The power of medical device data: Going beyond the EMR
It is no secret that medical devices are able to accumulate extensive amounts of patient data. Oftentimes, this data is underutilized. Could there be a way to harness the power of medical device data to improve the delivery of patient care? We spoke with Kevin Phillips and Monica Demers of CapsuleTech, and they offered their insight.
Many feel the true power of patient information resides within the EMR. How do you see medical device data influencing our industry?
The power of medical device data is the ability to apply a largely untapped resource of real-time patient and device data to a host of additional information systems and applications to help improve and facilitate patient care, operational efficiency, as well as help manage medical device assets and infrastructure.
Historically, much of the focus in healthcare data has been on the EMR – whether it is CPOE, clinical documentation, meds, imaging, etc. So, typically, our clients start with connecting and sending medical device data to their EMR. Until recently, there’s only been limited discussion on what else this “real-time, status of the patient” information can do when integrated with other systems.
Lately, client interest has started moving beyond the EMR to use medical device data for other applications such as alarm management, clinical decision support, patient surveillance, and clinical research systems. In this world of accountable care and population health management, it is critical that providers know the status of their patients, and be notified as soon as possible of an adverse event or the potential of an adverse event – even when they away from patient. Having timely and accurate medical device data propagated to multiple systems in parallel – not just the EMR – can increase the value of patient data being collected.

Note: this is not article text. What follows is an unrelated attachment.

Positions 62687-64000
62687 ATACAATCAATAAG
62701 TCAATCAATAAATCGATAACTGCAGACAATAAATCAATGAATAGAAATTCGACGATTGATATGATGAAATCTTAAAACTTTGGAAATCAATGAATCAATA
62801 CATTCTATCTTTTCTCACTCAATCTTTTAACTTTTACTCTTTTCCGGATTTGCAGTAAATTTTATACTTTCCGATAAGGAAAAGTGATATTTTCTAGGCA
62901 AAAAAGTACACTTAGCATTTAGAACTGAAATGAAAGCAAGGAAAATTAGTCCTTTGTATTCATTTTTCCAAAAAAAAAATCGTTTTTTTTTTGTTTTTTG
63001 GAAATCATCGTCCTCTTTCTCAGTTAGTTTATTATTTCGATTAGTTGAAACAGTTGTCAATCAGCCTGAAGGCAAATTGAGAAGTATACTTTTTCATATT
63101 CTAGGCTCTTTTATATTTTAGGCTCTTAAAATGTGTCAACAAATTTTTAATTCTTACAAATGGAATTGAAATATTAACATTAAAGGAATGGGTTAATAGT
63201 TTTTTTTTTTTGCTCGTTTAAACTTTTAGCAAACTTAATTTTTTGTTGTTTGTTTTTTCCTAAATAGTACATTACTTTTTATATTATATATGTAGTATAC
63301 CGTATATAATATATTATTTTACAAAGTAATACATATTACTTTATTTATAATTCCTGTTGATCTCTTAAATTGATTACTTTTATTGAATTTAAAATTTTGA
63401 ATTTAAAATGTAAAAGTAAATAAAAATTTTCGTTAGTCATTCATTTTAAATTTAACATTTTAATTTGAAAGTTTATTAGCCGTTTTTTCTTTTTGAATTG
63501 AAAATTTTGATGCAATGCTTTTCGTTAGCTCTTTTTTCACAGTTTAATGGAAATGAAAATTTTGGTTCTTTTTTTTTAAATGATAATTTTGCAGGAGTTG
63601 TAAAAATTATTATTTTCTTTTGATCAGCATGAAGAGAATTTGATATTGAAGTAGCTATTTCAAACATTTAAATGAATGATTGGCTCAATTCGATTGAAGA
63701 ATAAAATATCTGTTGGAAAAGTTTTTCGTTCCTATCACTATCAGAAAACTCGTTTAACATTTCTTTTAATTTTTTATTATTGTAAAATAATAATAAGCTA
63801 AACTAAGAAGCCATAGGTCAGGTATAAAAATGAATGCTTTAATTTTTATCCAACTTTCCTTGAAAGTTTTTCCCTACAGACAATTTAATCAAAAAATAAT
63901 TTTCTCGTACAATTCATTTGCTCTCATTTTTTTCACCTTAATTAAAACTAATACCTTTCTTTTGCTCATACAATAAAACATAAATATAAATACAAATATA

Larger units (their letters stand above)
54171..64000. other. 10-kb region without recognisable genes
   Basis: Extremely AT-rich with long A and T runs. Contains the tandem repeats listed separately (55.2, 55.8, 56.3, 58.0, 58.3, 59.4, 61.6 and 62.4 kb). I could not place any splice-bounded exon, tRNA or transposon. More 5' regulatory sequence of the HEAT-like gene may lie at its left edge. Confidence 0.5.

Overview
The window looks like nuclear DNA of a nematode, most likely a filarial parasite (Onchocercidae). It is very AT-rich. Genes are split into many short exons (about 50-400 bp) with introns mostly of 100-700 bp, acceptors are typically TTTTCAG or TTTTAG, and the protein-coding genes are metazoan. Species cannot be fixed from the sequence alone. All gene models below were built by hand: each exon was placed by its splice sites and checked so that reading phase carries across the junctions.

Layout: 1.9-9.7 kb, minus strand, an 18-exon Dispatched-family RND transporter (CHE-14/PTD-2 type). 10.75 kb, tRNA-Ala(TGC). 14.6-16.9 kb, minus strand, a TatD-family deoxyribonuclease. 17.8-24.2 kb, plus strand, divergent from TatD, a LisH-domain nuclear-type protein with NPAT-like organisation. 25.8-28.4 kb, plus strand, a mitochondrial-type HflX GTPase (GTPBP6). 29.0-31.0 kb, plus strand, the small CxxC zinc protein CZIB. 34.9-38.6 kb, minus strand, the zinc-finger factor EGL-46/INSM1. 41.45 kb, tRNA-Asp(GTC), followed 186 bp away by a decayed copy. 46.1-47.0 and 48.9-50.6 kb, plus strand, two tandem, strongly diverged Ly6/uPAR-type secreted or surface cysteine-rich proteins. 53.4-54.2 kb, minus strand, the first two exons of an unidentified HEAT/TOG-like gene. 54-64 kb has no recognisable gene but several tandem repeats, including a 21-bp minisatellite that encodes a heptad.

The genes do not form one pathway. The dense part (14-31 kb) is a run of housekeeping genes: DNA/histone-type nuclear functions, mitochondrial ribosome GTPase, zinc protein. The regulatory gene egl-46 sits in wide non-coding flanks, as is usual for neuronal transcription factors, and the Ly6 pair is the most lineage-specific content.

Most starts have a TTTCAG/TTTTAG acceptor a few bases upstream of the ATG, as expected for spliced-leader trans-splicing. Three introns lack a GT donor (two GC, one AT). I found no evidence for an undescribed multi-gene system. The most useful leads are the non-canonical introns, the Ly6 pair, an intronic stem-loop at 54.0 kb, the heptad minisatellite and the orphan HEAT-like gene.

We are most excited about discovering new problems to solve with the vast amount of data that never gets used for documentation. We’ve looked “under the hood” of medical devices to know what other types of data can be utilized. We see a wealth of data that, when you add some basic patient, user, and location context, it inspires some potentially powerful use cases that support clinical decision-making and operational efficiencies.
Your recent infographic depicts how up to 1,000 parameters of data is being produced every second, and how much of this data is not being utilized. Why has so much data gone so underutilized for so long?